Carol Dweck's Growth Mindset
Carol Dweck's research into children's Self-Theories shows how their
Mindset on intelligence affects their motivation to learn and their aspiration
to achieve. A
Growth Mindset means a child will be open to challenge
and welcome feedback, whereas a
Fixed Mindset gives them a view that
nothing will change their "fixed" intelligence.
Click here to listen to Carol talking about her
work on mindsets

Carol Dweck talking about Growth and Fixed
Mindsets
Carol Dweck has been carrying out research in States.
She is particularly interested in
how students view
themselves as learners
and she has found that their
self-theory is likely to have a major effect on their
self-belief and their motivation to learn. Carol
describes the hallmark of successful individuals as that
"they love learning, they value effort and they
persist in the face of obstacles"

Most EAZ schools are now using Self-Theory
questionnaires to determine which Y5/6 children have a
Fixed Mindset on intelligence (Entity Learners) and
which have a Growth Mindset (Incremental Learners).
We use this as a starting point to discuss the mindsets
with them and to promote the Growth Mindset. We
have found that children respond surprisingly quickly to
a Growth Mindset classroom environment and their
mindset can soon change.
Carol Dweck has written two major books about how
our Mindset affects our aspirations and achievement.
The first book
Self-Theories: Their Role in
Motivation, Personality and Development
describes
her research with children, which shows how those who
have a fixed mindset tend to limit their aspirations and
wilt when the work gets difficult, whereas those with a
growth mindset are not afraid of failure and are much
more resilient when faced with tough problems.

The second book
Mindset: The New Psychology of
Success
relates this research not only to children's
progress at school, but also to adults' progress in the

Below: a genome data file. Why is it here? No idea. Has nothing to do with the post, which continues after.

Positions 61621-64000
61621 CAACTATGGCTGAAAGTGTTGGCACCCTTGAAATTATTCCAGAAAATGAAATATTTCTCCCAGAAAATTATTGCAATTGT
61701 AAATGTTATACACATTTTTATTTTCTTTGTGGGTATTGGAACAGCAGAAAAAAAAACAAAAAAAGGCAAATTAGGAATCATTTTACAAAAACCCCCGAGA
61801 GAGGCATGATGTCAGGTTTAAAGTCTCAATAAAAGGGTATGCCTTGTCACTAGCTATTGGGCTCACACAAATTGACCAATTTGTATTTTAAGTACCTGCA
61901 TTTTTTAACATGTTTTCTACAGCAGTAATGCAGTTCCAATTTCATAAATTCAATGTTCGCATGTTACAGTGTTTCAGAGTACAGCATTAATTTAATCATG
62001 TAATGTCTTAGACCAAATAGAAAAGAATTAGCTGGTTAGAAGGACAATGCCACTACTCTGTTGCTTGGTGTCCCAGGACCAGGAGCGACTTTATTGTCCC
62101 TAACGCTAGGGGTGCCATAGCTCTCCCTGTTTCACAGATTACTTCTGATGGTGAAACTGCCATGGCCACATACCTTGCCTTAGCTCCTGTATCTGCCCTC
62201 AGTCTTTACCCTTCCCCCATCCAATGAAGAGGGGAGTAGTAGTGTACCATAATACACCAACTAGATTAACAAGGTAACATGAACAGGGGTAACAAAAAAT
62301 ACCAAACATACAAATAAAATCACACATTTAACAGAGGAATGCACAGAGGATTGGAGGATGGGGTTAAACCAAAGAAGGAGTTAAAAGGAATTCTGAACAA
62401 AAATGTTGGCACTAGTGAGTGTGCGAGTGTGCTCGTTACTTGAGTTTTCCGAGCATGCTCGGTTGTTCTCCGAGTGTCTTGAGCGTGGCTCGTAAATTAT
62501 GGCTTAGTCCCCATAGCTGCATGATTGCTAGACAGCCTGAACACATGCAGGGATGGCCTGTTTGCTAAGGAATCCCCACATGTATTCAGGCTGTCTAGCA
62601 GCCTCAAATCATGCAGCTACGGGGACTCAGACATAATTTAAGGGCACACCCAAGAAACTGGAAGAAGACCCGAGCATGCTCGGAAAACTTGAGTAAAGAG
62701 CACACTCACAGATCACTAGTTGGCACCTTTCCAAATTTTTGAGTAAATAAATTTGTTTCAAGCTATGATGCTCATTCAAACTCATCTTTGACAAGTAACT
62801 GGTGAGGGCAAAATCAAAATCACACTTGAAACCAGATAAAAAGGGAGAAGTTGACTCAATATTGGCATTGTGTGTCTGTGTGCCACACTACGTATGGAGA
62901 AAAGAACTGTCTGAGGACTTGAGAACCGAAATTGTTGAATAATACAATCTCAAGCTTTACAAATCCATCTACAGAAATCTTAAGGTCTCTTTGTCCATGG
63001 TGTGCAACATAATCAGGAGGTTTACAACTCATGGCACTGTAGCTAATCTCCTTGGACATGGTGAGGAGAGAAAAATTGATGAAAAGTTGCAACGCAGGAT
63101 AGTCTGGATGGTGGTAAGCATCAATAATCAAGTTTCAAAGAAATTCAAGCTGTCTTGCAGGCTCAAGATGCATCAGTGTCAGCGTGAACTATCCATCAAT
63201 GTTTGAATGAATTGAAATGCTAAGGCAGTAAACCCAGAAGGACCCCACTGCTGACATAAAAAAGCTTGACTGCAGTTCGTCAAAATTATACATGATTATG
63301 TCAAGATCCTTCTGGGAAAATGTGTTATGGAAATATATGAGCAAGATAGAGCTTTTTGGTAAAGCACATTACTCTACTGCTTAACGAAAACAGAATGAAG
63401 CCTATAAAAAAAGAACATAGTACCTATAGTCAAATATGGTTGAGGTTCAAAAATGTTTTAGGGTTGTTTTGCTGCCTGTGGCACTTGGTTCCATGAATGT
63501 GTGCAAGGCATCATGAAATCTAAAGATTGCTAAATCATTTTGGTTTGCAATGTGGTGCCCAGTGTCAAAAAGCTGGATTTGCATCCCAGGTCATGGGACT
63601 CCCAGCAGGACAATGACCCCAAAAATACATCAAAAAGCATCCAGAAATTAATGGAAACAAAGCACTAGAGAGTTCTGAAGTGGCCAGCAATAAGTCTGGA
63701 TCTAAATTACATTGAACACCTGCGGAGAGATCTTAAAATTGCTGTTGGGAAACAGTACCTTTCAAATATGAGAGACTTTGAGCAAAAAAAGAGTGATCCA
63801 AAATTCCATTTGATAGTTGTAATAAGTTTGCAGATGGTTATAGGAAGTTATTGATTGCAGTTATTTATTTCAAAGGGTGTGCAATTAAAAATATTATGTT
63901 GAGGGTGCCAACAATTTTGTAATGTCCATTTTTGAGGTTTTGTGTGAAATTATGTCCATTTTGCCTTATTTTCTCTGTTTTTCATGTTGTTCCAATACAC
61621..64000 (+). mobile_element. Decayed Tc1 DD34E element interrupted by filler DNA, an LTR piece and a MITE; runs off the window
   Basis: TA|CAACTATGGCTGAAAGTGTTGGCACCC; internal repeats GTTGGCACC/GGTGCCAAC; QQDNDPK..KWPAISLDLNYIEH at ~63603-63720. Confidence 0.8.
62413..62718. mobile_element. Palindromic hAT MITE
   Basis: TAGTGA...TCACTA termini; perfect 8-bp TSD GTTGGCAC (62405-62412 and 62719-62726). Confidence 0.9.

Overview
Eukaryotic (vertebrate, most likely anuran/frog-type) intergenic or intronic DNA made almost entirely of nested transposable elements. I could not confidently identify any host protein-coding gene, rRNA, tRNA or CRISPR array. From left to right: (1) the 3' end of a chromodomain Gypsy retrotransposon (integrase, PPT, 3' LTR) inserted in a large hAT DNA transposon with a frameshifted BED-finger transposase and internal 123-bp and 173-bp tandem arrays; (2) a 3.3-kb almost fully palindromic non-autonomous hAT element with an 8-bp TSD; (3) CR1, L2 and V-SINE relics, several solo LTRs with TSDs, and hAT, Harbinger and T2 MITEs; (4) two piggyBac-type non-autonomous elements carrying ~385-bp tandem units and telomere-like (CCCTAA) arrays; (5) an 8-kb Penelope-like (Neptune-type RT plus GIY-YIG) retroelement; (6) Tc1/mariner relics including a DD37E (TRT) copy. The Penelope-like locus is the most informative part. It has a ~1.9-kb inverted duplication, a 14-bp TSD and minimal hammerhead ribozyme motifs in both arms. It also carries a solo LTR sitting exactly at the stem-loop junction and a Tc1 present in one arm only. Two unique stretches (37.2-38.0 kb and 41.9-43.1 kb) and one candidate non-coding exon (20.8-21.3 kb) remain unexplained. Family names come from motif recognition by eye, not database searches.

fields of sport, business, management and even
relationships.

This link takes you direct to Carol Dweck's website

Link to Carol Dweck's Mindset Online

This link takes you to the Centre for Confidence website
in Glasgow, which has lots of information about
Self-Theories and downloadable Powerpoints to use
with children and adults.

Link to Centre for Confidence
In the 1990's we were told that PRAISE was the key to success.
"Everyone thrives on praise", they said, so all we had to do was keep
praising our students for every success, however small. This would
boost their self-esteem and improve their willingness to accept
challenge.

We now know that this is simply not true. Carol Dweck explains in this
article how the wrong kind of praise (praising intelligence or
"cleverness") can have the opposite of the effect intended.

Praise can be dangerous PDF
Praise can be dangerous
Click on any of the
blue boxes to find
out more about
Carol Dweck's
theories
Self-Theories:  Entity(Fixed) v Incremental(Growth)
I believe that
intelligence is not fixed
My intelligence can be
improved through
learning
I thrive on challenge
I throw myself into
difficult tasks
I am self-confident
I can ignore the
low aspirations of
my peers
I react to failure by
trying harder
I engage in
self-monitoring
I have learning goals
I like feedback on my
performance so I can
improve
Growth Mindset
Incremental Learners
The above diagram shows the likely attributes of a student with a Growth
Mindset. These students usually value school and are keen to do well. But
only about 40% of students have a Growth Mindset. What about the 40%
who have a Fixed Mindset, who consequently don't welcome feedback and
lack confidence? Click on this link to see their Mindset:
 Fixed Mindset